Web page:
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Formation of two more Committees - Does it mean that Centre & States are not GST-ready?

TIOL - COB( WEB) - 453
JUNE 18, 2015

By Shailendra Kumar, Editor

EVER since the movement of GST Bill (Constitution Amendment Bill) was halted and the same was referred to the Select Committee, the general perception about the GST time bound roll-out got rooted in scepticism. It is now common belief that the NDA Government would not be able to meet the April 2016 deadline under any circumstances. What goes to lend credence to such a ground level nationwide perception is yesterday's announcement by the Ministry of Finance. And the Official Press Release stated that the Union Finance Minister has approved the formation of two high-powered Committees - one on the possible GST rates and the other on the IT preparedness. The GSTN (GST Network) Committee is going to be co-chaired by the representatives of the Centre and the States. The most critical committee which is going to suggest the GST rates is going to be headed by the Chief Economic Advisor, Mr Arvind Subramanian who was recently very critical of the one per cent additional tax provision in the Bill.

While announcing their appointment, the Ministry of Finance also let the cat out of the bag. And the 'CAT' consists of an ocean of works which are yet to be done for full-fledged introduction of GST. If one claims that the part of the work is already done or is about to be done, an element of truth can be attached to such a statement only when the 'work' done is unveiled for public consultation. Nothing can be said to be done until the same is vetted by the most critical stake-holder i.e the GST tax payers. Let's study the works being assigned to these committees. The GST Rates Committee is expected to keenly study all the possible matrix of parameters and suggest a band of possible rates which must be consistent with the current level of revenue collections by the Centre and the States. While wrapping up such a Study in a span of 60 days, this Committee is directed to take into account the expected levels of economic growth, different levels of compliance and broadening of tax base. This committee is also going to look into the Sector-wise and State-wise fall-out of GST on the economy.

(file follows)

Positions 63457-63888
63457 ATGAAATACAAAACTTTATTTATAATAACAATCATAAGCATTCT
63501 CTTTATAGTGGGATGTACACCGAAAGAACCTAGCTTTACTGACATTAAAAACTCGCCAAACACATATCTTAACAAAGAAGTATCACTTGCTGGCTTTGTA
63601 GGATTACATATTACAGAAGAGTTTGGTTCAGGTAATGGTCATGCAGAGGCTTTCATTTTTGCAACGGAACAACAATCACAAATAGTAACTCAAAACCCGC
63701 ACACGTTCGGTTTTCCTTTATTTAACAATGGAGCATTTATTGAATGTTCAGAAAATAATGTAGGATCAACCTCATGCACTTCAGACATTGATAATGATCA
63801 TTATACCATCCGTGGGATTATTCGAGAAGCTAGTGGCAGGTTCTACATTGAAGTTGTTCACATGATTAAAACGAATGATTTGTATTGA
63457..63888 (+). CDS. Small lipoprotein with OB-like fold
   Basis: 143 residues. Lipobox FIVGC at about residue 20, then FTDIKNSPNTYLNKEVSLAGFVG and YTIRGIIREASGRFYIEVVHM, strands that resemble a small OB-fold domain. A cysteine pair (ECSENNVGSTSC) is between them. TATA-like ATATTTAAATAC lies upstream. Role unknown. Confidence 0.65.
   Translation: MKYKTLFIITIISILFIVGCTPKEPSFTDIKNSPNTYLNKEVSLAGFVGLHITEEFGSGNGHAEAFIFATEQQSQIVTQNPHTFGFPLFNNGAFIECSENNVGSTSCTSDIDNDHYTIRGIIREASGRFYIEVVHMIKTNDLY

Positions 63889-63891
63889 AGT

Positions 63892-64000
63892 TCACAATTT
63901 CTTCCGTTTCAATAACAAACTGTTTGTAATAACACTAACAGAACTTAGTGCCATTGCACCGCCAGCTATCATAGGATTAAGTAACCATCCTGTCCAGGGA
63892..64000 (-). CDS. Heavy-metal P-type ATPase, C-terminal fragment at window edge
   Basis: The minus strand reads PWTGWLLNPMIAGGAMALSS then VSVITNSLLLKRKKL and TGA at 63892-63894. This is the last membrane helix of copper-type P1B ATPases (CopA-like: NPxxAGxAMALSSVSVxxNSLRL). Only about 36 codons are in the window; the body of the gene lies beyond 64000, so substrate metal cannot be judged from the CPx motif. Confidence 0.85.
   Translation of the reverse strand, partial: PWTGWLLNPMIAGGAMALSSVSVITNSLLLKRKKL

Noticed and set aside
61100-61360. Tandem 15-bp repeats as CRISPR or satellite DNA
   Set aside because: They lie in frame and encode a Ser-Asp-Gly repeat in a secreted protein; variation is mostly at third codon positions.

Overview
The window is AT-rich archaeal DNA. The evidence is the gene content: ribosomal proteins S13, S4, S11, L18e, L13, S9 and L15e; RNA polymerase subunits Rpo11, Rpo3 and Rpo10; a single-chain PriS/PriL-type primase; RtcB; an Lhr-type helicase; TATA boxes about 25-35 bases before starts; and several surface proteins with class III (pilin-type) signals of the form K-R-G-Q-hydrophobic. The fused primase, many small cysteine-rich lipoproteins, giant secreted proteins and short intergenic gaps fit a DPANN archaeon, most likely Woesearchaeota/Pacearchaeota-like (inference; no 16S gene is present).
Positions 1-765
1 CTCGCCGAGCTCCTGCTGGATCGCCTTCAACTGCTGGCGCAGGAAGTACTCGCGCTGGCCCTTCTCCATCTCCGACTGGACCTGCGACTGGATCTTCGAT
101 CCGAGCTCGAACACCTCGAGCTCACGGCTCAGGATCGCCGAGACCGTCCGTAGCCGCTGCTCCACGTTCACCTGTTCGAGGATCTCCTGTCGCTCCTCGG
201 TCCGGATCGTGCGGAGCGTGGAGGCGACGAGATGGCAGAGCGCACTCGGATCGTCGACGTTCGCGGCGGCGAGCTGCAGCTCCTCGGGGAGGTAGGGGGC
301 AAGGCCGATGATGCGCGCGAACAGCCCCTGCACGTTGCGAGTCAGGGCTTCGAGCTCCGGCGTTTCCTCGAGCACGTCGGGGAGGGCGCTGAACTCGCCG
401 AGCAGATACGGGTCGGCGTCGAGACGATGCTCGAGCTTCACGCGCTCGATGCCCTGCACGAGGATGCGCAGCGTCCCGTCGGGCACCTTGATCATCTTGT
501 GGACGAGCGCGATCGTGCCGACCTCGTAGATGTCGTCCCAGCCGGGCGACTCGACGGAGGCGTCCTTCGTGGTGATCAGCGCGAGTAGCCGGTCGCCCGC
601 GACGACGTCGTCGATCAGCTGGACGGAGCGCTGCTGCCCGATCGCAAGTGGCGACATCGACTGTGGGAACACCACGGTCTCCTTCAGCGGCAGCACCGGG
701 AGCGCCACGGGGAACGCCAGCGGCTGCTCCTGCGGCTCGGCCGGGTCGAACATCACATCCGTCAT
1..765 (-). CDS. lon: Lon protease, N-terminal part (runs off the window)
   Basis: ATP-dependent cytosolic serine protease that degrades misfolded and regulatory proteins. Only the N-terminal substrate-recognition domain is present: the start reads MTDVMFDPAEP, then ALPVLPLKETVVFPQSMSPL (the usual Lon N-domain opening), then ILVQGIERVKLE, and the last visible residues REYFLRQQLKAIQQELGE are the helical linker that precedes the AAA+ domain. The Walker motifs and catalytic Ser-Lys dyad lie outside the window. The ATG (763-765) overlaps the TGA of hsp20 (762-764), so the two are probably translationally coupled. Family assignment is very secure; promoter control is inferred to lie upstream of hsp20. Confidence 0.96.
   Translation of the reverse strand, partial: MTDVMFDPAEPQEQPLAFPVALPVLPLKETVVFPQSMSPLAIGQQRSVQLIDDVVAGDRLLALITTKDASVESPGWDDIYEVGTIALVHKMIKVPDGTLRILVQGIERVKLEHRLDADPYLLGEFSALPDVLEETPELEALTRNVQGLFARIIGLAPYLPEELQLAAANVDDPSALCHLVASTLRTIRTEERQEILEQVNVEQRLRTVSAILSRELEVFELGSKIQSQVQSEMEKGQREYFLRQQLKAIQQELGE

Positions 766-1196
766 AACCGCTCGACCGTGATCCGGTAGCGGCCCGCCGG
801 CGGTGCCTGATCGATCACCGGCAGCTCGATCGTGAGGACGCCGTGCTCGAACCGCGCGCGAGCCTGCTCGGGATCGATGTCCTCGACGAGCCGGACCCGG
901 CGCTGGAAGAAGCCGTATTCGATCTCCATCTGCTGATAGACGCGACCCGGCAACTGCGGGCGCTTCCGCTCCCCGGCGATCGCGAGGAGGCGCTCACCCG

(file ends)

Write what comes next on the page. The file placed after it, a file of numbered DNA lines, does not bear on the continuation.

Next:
By any standard the task assigned to the Chief Economic Advisor is not less than Himalayan in size. What makes it uphill in nature is the 'strangulating' deadline being set. And it was probably driven by political compulsions rather than the desire for a quality work which is so uncompromising at this stage for a less glitchy tax reform. Given the large plate of studies to be done - Sector-specific & State-specific impact; the history of tax compliance; the possible expansion in the tax base and the possible GST rates, what has gone unstated for this committee is the task of 'inventing' the revenue neutral rate (RNR). Unless the RNR is decided, no GST rate can even be speculated about and same can be consistent with the quantum of present revenue kitty. This brings the Committee to the next logical question - unless the exemption threshold is politically decided and the lists of exemptions and zero-rated items are agreed upon, how would this Committee really make its findings relevant and acceptable to all the stake-holders? Does it mean that like many other Committees set up in the past, this is also going to be sharing the same fate of being merely an academic exercise!

Let's now go to the second committee which is to be co-chaired by the Additional Secretary, Revenue Headquarters, and the Member Secretary of the Empowered Committee on GST. This panel will monitor the progress of IT preparedness of GSTN, CBEC and the state revenue departments; finalisation of reports of all the sub-committees formed to work out the mechanics of GST, drafting of CGST, SGST and IGST laws and Rules; to hold interactions with the trade and industry and also decide on training of officers. Going by the nature of the task assigned it appears that this Committee is going to exist in perpetuity - at least till the time the GST is introduced and made if not flawless but least flawed. Again, it goes to indicate that there are too many 'works' pending and they need to be expedited even if some sub-committees have been working on them. The GSTN is beyond debate going to be the most critical 'work' for ensuring smooth roll-out of the GST. But if one goes by the woeful under-performance of the ACES it may appear that the GSTN is unlikely to make a grand beginning. The fact that the key business processes are yet to be finalised and thrown open for public debate, the work on GSTN has logically not rolled out. Although the GSTN body is in existence for some years and has also full-time key functionaries but the key areas of their functions are not yet agreed upon. In this background the GSTN forum may not be blamed if they have not moved beyond a few deliberations with possible vendors and possible course of roll-outs.